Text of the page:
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Commentary | 4Q 2020

4Q 2020 Market Recap

In the fourth quarter of 2020, the stock market, as represented by the S&P 500 Index, produced a return of 12.2%. The market generated a return of 18.4% for all of 2020. The quarterly and full year returns were remarkably high given the challenges that confronted the market. The economy was buffeted by economic policies shaped by responses to a pandemic. In addition, a Presidential election brought on a new administration and the promise of significant revisions in economic policies. The prospective change in policies required market participants to anticipate a wider range of economic conditions than those of the recent past.


Throughout the year the market exhibited a high level of volatility as policy responses to the COVID-19 pandemic presented significant hurdles for economic growth. The VIX, a popular measure of the market’s volatility, finished the year at about 25, which was roughly double its level at the beginning of the year.


In the fourth quarter, the relative performance of market sectors experienced a reversal from trends that persisted for most of the year. Value stocks produced a higher return than growth stocks and small stocks returned more than large stocks. The S&P 500 Value Index generated a return of 14.5% while the S&P 500 Growth index returned 10.7% in the final quarter of the year. For the entire year, the Value Index experienced a return of 1.4% and the Growth Index returned 33.5% over the same period.


The S&P SmallCap Index showed a return of 31.3% for the last quarter, easily outpacing the 12.2% return produced by the S&P 500 Index. The SmallCap Index’s return of 11.3% for the full year was substantially less than the 18.4% produced by the S&P 500 Index.


COVID-19 Pandemic Impact

The poor economic environment was reflected in the behavior of corporate profits. The end of year estimates called for a roughly 12% decline in profits in the fourth quarter and a slight decline for the year. The decline in profits as stock prices rose led to a significant increase in the price earnings ratio for the S&P 500. At the end of the year, the ratio reached a level of approximately 38 on trailing twelve-month earnings. This level is significantly higher than the long-term average of 17 and higher than the beginning of the year level of 25.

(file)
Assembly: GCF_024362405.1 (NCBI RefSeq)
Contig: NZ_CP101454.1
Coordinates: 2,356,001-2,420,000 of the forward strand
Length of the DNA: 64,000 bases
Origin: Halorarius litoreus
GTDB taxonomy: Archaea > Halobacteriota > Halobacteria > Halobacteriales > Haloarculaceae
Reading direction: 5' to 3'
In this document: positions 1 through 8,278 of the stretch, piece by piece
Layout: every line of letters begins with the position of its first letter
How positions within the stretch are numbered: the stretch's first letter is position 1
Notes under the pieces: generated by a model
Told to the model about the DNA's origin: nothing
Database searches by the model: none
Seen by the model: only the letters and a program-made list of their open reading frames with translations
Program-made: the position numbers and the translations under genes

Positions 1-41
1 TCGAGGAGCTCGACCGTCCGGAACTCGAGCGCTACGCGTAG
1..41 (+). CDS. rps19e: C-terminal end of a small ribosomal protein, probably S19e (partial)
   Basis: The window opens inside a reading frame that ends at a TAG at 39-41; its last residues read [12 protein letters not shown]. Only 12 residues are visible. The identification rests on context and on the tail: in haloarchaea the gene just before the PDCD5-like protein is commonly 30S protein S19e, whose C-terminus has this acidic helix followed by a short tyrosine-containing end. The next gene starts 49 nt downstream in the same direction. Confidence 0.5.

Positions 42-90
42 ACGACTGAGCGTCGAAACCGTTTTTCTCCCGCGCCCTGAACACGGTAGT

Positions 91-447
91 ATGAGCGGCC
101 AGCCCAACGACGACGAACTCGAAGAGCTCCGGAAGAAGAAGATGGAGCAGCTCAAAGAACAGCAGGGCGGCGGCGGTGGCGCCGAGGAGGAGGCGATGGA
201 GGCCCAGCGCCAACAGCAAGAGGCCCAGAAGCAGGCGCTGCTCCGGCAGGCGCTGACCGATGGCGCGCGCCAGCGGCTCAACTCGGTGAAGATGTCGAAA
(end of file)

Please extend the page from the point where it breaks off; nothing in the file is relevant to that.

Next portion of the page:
The economic environment in 2020 was determined, in large part, by policy responses to the COVID-19 pandemic. As states required businesses to close to slow the spread of the virus, economic activity declined, and unemployment rose. An estimated twenty million workers became unemployed, and the rate of unemployment reached 14.6% when the constraints on economic activity were most widespread. By the end of the year, unemployment had fallen to 6.7% which, while down from the high, was still well above the beginning of the year level of 3.7%. The favorable trends in job growth reversed in December, and the number of jobs declined. The decline was the most severe in the food service and entertainment industries. These industries were the focus of efforts to reduce the spread of the virus by limiting the size and the frequency of gatherings.


As part of an effort to diminish the impact of increased poverty and high unemployment the Federal Government disbursed approximately three trillion dollars in the form of direct payments to individuals and institutions. This expenditure brought a temporary reduction in the poverty rate, while the overall Federal debt outstanding increased to over twenty-two trillion dollars.


At the end of the year, the stock market was near an all-time high, the price earnings ratio for the market was well above average, corporate profits were declining, job creation had halted, the COVID-19 pandemic had not ended, outstanding government debt stood at more than twenty-two trillion dollars, and a new administration promised to raise tax rates. The market continued to face high hurdles.